What I’d Been Afraid Of

What I’d Been Afraid Of

August is Summer Reading Month in Daily Nutmeg, and Alice Mattison is this week’s featured author. Please enjoy this excerpt from Mattison’s novel The Wedding of the Two-Headed Woman. 

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Someone I stopped knowing many times was the man I eventually married, Pekko Roberts. Pekko is a New Haven native, a noticeable man in his sixties: sturdy, white-haired, with a big, white beard he brushes daily and a tidy but prominent belly. More often than not, I broke up with him when we had dated for a few months and were talking about living together. I don’t know why I kept leaving him, since I claimed to be tired of being single, and pointed out to myself that a variety of partners isn’t inherent to the pleasures of sex. Pekko was in love with me, which made me a little restless, but he wasn’t so in love that he couldn’t see my faults, about which he was frank. “Daisy, you’re not making sense,” he’d say when I wasn’t; I’d get angry. He wasn’t imaginative in bed, but sex with Pekko made me happy; with him, I didn’t experience what often took place after sex with other men: a half hour of dismay, even loathing, about my middle-aged body, my habits, my friends, the way I lived my life. I could talk myself out of that unexplained despair, but with Pekko it didn’t come. He was moody and often silent, gruff but not unkind; he knew himself well enough not to blame others for his bad days. His caring—about me, about others—might be expressed in grunts, but I never doubted it. He was a lake I could swim in, in which the drop-offs and rocks were what they were, but the water was clean and not too cold, and there was intense pleasure to be found by swimming out to the center, turning on my back, and closing my eyes in the sun, whatever that means in terms of a guy.

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Four years ago, in 1998, Pekko and I bought a house together in Goatville, a nineteenth-century New Haven neighborhood of small houses with steep roofs and long, skinny backyards, where dogs bark through chain-link fences. (We also bought a dog, a standard poodle called Arthur: a dog should be able to pronounce his own name.) The narrow two- and three-story houses on our block look like kindergarten drawings. It’s a cityscape best seen in winter twilight, when the peaked roofs of different heights are scribbled over by the bare branches of maples, oaks, and sycamores. Our house isn’t covered with ugly aluminum siding, like some, and after many discussions, we had it painted light gray with dark and light blue trim. Pekko said the color scheme was fussy.

So we lived together, and even held an offhand wedding. We tried to control our exuberant young dog, and we talked about our house, Arthur, our experiment in not breaking up, more than we talked about what we each did when we weren’t together. I didn’t mind Pekko’s moods as much as I’d expected to. Sometimes I’d suddenly feel alone again, but I’d never minded being alone; it was restful. I established moods of my own.

What I did when we were apart was teach, with decreasing interest. Then one day, I stopped my car at a traffic light next to a red Audi driven by a young woman. The entire backseat and front passenger seat were filled with paper—old newspapers and mail from the look of it—all the way to the bottoms of the windows. I couldn’t stop thinking about that car, and a week later, when I saw the Audi parked not far from where I live, I taped a note to the windshield. “I’m expensive,” I wrote, as if I’d done this before, “but I can help.” The clutter stopped at the windows: the owner liked light, not darkness, and was cautious and disciplined enough to observe some limits. She called me, I figured out what to do, and it worked.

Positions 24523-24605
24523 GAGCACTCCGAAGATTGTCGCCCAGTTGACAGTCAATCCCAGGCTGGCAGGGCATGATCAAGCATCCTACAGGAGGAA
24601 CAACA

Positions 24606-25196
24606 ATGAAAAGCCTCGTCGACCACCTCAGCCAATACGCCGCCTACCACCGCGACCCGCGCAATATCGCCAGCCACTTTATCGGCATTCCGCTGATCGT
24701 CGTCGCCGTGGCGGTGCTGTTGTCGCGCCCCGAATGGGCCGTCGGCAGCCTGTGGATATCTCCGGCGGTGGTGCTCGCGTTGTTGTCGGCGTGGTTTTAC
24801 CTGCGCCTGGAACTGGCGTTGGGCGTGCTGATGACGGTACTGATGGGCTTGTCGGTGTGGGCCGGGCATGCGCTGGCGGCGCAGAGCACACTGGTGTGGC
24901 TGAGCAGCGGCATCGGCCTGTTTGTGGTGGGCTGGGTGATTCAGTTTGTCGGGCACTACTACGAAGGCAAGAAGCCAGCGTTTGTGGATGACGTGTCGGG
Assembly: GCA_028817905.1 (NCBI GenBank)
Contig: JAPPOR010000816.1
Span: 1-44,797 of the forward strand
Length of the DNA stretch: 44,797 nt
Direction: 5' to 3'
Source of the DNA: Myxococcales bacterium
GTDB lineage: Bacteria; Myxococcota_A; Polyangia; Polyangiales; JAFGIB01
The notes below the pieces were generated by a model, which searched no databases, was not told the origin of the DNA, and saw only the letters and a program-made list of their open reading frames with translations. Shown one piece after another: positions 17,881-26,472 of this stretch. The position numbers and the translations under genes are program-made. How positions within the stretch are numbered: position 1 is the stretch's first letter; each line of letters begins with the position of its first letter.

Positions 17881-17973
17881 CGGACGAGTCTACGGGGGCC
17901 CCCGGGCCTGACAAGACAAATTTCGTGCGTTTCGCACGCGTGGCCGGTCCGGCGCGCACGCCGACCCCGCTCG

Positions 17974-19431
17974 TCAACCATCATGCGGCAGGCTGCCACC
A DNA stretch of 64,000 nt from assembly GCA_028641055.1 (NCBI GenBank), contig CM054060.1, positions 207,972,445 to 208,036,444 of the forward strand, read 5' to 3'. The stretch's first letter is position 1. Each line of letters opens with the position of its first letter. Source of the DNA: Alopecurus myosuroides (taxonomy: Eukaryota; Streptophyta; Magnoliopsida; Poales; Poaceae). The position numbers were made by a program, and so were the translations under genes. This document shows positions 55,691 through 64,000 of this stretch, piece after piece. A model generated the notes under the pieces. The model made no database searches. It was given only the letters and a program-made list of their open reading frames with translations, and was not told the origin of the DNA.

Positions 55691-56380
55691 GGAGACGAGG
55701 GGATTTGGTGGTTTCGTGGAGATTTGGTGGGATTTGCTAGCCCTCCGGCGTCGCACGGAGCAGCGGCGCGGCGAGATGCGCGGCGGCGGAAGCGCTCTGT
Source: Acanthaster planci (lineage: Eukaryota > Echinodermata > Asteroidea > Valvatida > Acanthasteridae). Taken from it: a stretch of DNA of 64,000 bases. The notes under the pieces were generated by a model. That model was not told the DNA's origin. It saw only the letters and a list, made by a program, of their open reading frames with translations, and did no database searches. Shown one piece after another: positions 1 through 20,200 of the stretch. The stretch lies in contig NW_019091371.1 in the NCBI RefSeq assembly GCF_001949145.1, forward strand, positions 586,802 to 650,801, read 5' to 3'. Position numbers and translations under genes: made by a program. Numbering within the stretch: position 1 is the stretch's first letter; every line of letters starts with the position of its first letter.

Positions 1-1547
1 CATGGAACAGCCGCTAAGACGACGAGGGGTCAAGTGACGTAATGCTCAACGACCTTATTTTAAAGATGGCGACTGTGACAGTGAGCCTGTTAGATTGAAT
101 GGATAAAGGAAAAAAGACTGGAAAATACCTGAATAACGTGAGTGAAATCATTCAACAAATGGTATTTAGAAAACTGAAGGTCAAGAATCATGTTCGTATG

This was work I couldn’t stop talking about at home. I was non-threatening, I explained to Pekko. Neither the owner of the Audi nor I had a driveway, so we moved the car to a parking lot and surrounded it with cartons. Only one was labeled “Keep.” Then we undertook a long process of sorting and deciding. I was so conservative, so hesitant, that after a while she became impatient—and nervous because I charged by the hour—and she threw away armloads.

“You like this,” said Pekko. “Quit your job and start a business.”

“How will I live?” I said, but I had stopped what I was doing—glancing at the paper in our kitchen—to think how much I’d like to have such a business.

“I make enough for both of us,” he said.

I was incredulous. “If you support me, you’ll start ordering me around. You’ll expect me to cook.”

“It’s an investment,” he said. “I don’t care if you cook. When you get rich, I’ll do something new, and you’ll support me.” Pekko had enough money, I was pretty sure, that he could do whatever he liked, whether I was rich or not. He’s had many businesses over the years. Now he buys and manages real estate in New Haven’s inner city.

(“You’re a slumlord?” I had said, when we got together after one of our gaps, and he described his new work.

“Without me they’d be homeless.”)

I liked teaching, but I’d had that job for decades—I was tired of it. Still, I’d never considered letting a man support me. “I’d be like a whore,” I said.

“What?”

“You’re offering me money for sex. You pay, I go to bed with you.”

Pekko sighed. “It’s different when you’re married,” he said. Then he added, “I won’t make fun of you if you fail,” and I understood what I’d been afraid of.

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The Wedding of the Two-Headed Woman by Alice Mattison
William Morrow, 2004
Where to buy: RJ Julia | IndieBound | Barnes & Noble | Amazon

© 2004 by Alice Mattison. Reprinted by permission of Harper Perennial, an imprint of HarperCollins Publishers.

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